Georgia wasn't supposed to report for work until she'd tracked down the Redbirds' star catcher and set up an interview for a feature story about his major league aspirations. A fluffy no-brainer story, reported by the president's daughter. Her internship had barely begun and she already felt used.

Would it echo too badly in the concrete tunnel if she let out a blood-curdling scream?

But she couldn't. Not if she didn't want poor Fred Shipley, the team's general manager, to be tackled by Stan and Ernie, her Secret Service detail. Fred, who was obviously nervous, lumbered alongside her, and Stan and Ernie walked just behind. Georgia glanced back at the agents. Both of them grinned at her, probably because they loved baseball. They were clearly thrilled that she'd been stuck with this assignment, whereas she just needed time alone to come up with a successful argument against it—like reminding her new boss of the awards she'd won in college for serious investigative stories. It wasn't like she couldn't ace her internship—Georgia Fulton could do anything she set her mind to.

“We'll have you there in a jiff, Miss Fulton,” Fred said.

“Great.” She gave him a smile.

Fred trundled on, beads of sweat rolling from the oval bald patch on his head. After a moment, he slowed to catch his breath. “Today sure turned out to be a scorcher, but your agents said the timing was good since the stadium's empty.”

He jerked a thumb backward toward Stan and Ernie, who weren't breaking a sweat at all. The two men strode purposefully, wearing suits and sunglasses. The look on Fred's jowly face said everything—he couldn't quite believe that he was dealing with real, live Secret Service agents, and he wasn't sure how to behave. “I do appreciate y'all stopping by.” They nodded but didn't speak. Fred turned back to Georgia and shook his head in wonder, as if she, too, weren't quite real. “You doing okay? It's not much farther.”

“Oh, I'm fine,” she said pleasantly, training her eyes on the square of hazy pale sky, shimmering in heat waves at the end of the tunnel. She wanted to say something witty, but there was a good chance that what she meant and what Fred perceived wouldn't be the same thing. She'd been curbing her sarcasm a lot more lately because she needed to focus on her professional image.

After her dad had been elected, she'd assumed that impressing people with her intellect was the way to go—the 4.0-college-student who could outwit even the smartest brainiacs. Being super smart
the time hadn't worked with her fellow students very well, and college had been an isolating—sometimes lonely—experience.

Her Trivial-Pursuit-wired mind hadn't mixed well with presidential cocktail parties or groundbreaking ceremonies, either. Georgia needed to remember her mother's advice—normal conversation could go a long way toward making people comfortable. She ought to bring up the fact that she'd been to Memphis before, even though that particular memory made her blush.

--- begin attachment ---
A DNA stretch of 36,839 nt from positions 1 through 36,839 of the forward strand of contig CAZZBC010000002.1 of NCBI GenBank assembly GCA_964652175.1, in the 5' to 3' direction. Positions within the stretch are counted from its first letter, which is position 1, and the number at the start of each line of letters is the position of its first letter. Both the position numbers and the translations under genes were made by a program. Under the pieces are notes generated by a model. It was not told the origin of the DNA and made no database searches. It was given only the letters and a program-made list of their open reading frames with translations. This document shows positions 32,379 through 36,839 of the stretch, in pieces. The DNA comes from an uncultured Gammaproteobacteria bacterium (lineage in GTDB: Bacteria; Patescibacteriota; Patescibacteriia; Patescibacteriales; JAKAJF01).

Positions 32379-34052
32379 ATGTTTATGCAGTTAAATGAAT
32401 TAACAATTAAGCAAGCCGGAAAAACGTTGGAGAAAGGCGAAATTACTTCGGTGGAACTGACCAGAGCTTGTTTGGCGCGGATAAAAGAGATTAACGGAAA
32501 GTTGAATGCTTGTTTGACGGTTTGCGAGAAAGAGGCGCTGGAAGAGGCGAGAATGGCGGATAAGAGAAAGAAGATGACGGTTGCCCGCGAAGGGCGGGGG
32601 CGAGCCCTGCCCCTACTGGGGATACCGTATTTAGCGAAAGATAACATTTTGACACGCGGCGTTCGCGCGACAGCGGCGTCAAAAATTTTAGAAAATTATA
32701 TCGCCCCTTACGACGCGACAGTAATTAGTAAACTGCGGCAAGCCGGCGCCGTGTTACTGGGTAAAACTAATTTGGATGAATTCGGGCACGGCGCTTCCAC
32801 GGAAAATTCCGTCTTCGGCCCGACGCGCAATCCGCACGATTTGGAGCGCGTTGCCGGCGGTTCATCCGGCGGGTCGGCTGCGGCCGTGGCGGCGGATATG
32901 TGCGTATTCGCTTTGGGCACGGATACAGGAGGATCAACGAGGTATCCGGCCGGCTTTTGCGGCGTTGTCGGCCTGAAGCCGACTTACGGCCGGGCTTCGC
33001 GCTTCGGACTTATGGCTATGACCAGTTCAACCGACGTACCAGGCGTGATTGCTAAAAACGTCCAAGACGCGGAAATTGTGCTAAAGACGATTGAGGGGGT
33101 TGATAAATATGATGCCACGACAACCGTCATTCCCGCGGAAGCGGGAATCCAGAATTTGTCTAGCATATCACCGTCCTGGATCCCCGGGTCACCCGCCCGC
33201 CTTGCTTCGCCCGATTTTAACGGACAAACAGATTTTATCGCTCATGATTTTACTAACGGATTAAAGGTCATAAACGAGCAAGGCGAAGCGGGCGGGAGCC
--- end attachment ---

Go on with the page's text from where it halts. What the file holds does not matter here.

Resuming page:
She smiled at Fred again as they walked. “I've been to Memphis before. It's a nice city.”

“Oh, how wonderful.” Fred's chest puffed up. “Yes, once you visit, you fall in love. When were you here?”

“It was a couple of years ago when my dad was campaigning. There was a cocktail party, if I remember correctly.” She remembered vividly, but she didn't want to tell Fred that she'd spent a lot of the event attempting to keep her gaze off of the baseball players who'd been in attendance. In their tight uniforms. She also didn't want to tell Fred that all she'd ever seen of Memphis before today was the inside of the Peabody Hotel. At night. “I enjoyed it very much.”

Fred's face relaxed and he stopped walking. “Of course. I remember meeting your father . . . and your family.” He cleared his throat. “What a moment that was. I hope that you find a warm welcome again.”

“Thanks. You've been very welcoming so far.” It didn't surprise her that Fred hadn't remembered that she'd been there, too. She spent most of her time going unnoticed—not because she was shy but because she blended in on purpose—participating in her own life only when she felt relevant. For her, that almost always meant the classroom, not campaign events. Plus, with her brown curly hair, freckles, and plain brown eyes, she was hardly a stunner, especially at this moment. Her curls were frizzy with the humidity, and she felt . . . wilted. She looked toward the end of the tunnel, where she could see the green grass of the playing field. Hopefully there was a breeze out there. “Should we continue on? You said something about showing me the press box?”

“Surely.” Fred began walking again, whistling this time, and she knew she'd put him a little bit more at ease. At least somebody was, right? Her heels made a hollow ringing sound on the concrete as she tromped uphill through the tunnel toward the open air of the grandstand.

BOOK: Various States of Undress
2.3Mb size Format: txt, pdf, ePub